Friday, July 27, 2012

Goats in the Woods - A Update

Three of "the girls"
Since I'd only been getting anecdotal reports over the last few months on our four goats' efforts to control invasive plants, I asked my stewardship staff to join me in the field yesterday to review progress first-hand.
The staff has created a portable electrified enclosure that they have been moving around in a dense, overgrown thicket.  The staff members have found that the goats like the herbaceous portions of woody plants, but they won't eat fibrous stems.  So, they'll strip the leaves and tender stems from porcelain-berry (Ampelopsis brevipedunculata), multiflora rose (Rosa multiflora), shrub & Japanese honeysuckles (Lonicera spp.), Asian bittersweet (Celastrus orbiculatus), and privet (Ligustrum spp.).  They clear the patches to the ground, but leave the woody stems standing.  The staff has decided that the way to proceed is then manually to remove the stripped woody stems, either by uprooting them or by cutting the stems and painting herbicide on the cut stumps.
Foreground cleared by the goats last week
Some of the shaded patches that the goats cleared earliest (about two months ago) and which the staff members did not subsequently address by hand have begun to resprout.  It would be feasible to return the goats to those patches again, but so far the regrowth has been very modest and would provide very little food, so the fenced enclosure would have to be moved almost daily - a pain in the neck.  Instead, the staff will go back and address the regrowth by hand.
Cleared patch on the right originally looked like the uncleared thicket on the left
There are some gaps without tree cover in the thicket.  These sunny patches have been overwhelmed by porcelain-berry.  While this plant is among the goats' favorites, the plant can recover from browsing quickly when it's growing in the sun.  The patches cleared by the goats are now lushly green again.  We've decided to move the goats back to these patches, let them clear the porcelain-berry for a second time to expose the soil surface (and hidden obstacles like rocks and tree trunks), and then to mow the patches to control the porcelain-berry until we have a chance to plant trees this autumn.
Stewardship Assistant and goatherd Gary (right) estimating the height of the vegetation before the goats cleared this sunny gap; unfortunately, the porcelain-berry has re-surged in this sunny opening.
My overall assessment after a few months' experience?  First, simply managing the goats is a lot of work for the staff because the goats have to be herded out to the thicket each morning and then returned to their overnight pen in the evening.  Furthermore, the portable enclosure needs to be moved frequently.  And, personally, I'm disappointed that the goats largely ignore the woody stems; they won't even girdle (let alone eat) the huge Asian bittersweet and porcelain-berry vines (though, surprisingly, they have girdled some of the younger cherry trees growing in the thicket).  I'll let this experiment go on for a while, but the staff would like to enlarge the herd to make it more cost-effective; right now, I just don't see that happening.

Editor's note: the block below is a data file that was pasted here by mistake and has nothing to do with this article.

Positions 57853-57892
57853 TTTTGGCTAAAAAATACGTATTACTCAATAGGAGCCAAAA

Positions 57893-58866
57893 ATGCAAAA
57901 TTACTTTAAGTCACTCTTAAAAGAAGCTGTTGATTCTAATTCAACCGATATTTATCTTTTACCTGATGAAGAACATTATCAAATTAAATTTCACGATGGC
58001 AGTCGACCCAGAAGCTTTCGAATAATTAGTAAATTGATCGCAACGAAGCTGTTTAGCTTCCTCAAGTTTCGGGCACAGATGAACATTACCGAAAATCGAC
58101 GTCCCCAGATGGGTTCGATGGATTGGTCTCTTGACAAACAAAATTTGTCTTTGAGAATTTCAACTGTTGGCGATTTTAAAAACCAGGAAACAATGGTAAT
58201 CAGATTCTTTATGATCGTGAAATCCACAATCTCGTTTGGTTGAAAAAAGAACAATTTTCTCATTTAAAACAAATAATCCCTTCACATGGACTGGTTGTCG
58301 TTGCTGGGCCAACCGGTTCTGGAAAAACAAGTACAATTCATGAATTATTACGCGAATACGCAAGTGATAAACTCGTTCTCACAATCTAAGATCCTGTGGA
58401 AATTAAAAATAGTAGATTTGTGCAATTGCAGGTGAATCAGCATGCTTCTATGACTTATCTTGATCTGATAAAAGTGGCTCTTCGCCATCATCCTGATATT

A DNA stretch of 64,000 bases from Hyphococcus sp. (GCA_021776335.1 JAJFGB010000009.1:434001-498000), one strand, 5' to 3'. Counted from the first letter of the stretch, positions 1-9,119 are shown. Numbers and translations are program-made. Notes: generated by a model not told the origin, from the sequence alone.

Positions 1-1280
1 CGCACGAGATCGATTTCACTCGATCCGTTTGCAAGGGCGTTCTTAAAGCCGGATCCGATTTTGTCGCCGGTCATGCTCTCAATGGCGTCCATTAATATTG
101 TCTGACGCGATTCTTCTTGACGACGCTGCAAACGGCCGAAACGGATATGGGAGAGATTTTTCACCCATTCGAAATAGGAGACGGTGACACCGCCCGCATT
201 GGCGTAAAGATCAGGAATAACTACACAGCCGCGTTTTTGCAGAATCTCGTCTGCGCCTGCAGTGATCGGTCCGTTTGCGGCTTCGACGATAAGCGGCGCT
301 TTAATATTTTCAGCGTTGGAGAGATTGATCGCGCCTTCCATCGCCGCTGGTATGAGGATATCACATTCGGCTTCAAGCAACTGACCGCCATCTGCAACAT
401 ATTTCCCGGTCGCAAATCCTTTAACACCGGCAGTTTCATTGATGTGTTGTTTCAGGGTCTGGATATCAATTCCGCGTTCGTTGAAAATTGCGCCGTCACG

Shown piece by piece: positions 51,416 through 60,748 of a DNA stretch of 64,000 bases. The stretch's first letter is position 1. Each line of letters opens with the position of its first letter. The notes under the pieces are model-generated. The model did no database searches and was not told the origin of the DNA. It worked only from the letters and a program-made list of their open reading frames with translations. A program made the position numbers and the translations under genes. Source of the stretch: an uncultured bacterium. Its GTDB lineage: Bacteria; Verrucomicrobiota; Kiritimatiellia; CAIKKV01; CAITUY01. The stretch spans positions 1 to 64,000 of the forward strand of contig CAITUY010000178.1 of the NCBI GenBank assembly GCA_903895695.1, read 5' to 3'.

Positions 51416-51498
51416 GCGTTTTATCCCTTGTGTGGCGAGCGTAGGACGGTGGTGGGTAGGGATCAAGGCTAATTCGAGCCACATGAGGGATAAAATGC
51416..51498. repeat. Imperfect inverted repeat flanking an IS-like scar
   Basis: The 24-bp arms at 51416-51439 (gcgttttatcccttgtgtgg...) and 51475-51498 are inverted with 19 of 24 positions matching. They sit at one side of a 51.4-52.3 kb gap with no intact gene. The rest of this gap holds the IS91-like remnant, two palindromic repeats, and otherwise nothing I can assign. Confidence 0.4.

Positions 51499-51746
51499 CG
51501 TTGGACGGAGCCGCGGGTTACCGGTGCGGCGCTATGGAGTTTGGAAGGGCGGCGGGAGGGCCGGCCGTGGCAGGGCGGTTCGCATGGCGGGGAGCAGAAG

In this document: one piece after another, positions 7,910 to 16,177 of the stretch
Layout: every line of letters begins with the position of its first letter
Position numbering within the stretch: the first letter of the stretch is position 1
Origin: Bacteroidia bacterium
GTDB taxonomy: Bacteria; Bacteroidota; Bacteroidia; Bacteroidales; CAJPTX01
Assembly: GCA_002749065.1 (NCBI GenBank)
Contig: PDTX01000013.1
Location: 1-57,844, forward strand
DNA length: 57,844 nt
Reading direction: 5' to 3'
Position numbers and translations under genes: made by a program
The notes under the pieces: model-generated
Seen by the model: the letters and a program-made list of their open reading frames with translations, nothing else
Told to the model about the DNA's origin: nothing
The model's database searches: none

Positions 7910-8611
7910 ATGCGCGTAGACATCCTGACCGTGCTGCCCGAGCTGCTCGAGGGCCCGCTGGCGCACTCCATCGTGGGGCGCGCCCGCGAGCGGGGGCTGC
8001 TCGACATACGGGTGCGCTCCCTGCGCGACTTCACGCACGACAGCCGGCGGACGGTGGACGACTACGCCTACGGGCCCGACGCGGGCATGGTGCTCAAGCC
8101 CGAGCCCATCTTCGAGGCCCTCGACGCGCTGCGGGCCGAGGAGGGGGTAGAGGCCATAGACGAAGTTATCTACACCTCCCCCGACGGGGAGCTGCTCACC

Carolyn H said...

Ahh, but they are so cute! What will you do with them in the winter?

packrat said...

Who knew goats could be so picky? I thought they'd eat anything. On a serious note, Scott, I'm fascinated to see what you and the staff are doing regarding this experiment. I'm always learning valuable information from your blog.

John "By Stargoose And Hanglands" said...

How about pigs? They were used for centuries to keep the forest floor open. Mind you they might get rid of the trees too if you leave them too long!

Scott said...

Carolyn: The goats ARE pretty affectionate. They start to bleat whenever they see people, and they like to have their ears nuzzled. As for winter, I'm counting on my staff (this is THEIR project) to have anticipated and planned for winter. The goats actually eat quite a bit of supplemental food during the summer, so I have a feeling we're going to be feeding them quite a bit of goat chow. Maybe the staff can find large patches of evergreen Japanese honeysuckle for the winter - the goats love it!

Scott said...

John: Pigs are notorious "rooters"; they can churn-up the soil like nobody's business. This is exactly the kind of disturbance we're trying to avoid, given the huge bank of invasive plant seeds in the soil and the invasives' proclivity to take advantage of disturbed soil.

Scott said...

Packrat: I agree: who knew goats were so picky? That's why I was so disappointed that they don't at least girdle the large vine stems, even if they didn't eat them outright.

Now we have another problem, too. With the thicket "opened up," male deer are getting into the interior and are rubbing their antlers on the newly accessible trees that we'd like to save! Aargh!